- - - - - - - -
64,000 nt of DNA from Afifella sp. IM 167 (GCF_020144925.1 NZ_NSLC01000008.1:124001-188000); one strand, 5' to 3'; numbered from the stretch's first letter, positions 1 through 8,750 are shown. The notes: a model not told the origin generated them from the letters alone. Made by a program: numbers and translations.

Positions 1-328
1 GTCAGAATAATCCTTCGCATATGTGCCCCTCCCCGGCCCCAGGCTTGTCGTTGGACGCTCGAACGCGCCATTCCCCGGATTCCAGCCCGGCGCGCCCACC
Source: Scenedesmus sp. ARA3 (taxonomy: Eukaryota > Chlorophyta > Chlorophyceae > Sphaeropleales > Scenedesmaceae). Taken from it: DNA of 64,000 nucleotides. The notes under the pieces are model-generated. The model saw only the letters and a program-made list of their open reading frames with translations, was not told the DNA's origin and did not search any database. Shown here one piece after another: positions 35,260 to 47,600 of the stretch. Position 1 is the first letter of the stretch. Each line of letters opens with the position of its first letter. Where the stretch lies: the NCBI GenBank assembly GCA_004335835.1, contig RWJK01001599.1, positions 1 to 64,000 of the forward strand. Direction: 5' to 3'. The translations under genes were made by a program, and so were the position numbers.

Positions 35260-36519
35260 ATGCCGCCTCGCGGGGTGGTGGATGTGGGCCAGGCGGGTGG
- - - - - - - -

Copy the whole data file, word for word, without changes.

64,000 nt of DNA from Afifella sp. IM 167 (GCF_020144925.1 NZ_NSLC01000008.1:124001-188000); one strand, 5' to 3'; numbered from the stretch's first letter, positions 1 through 8,750 are shown. The notes: a model not told the origin generated them from the letters alone. Made by a program: numbers and translations.

Positions 1-328
1 GTCAGAATAATCCTTCGCATATGTGCCCCTCCCCGGCCCCAGGCTTGTCGTTGGACGCTCGAACGCGCCATTCCCCGGATTCCAGCCCGGCGCGCCCACC
Source: Scenedesmus sp. ARA3 (taxonomy: Eukaryota > Chlorophyta > Chlorophyceae > Sphaeropleales > Scenedesmaceae). Taken from it: DNA of 64,000 nucleotides. The notes under the pieces are model-generated. The model saw only the letters and a program-made list of their open reading frames with translations, was not told the DNA's origin and did not search any database. Shown here one piece after another: positions 35,260 to 47,600 of the stretch. Position 1 is the first letter of the stretch. Each line of letters opens with the position of its first letter. Where the stretch lies: the NCBI GenBank assembly GCA_004335835.1, contig RWJK01001599.1, positions 1 to 64,000 of the forward strand. Direction: 5' to 3'. The translations under genes were made by a program, and so were the position numbers.

Positions 35260-36519
35260 ATGCCGCCTCGCGGGGTGGTGGATGTGGGCCAGGCGGGTGG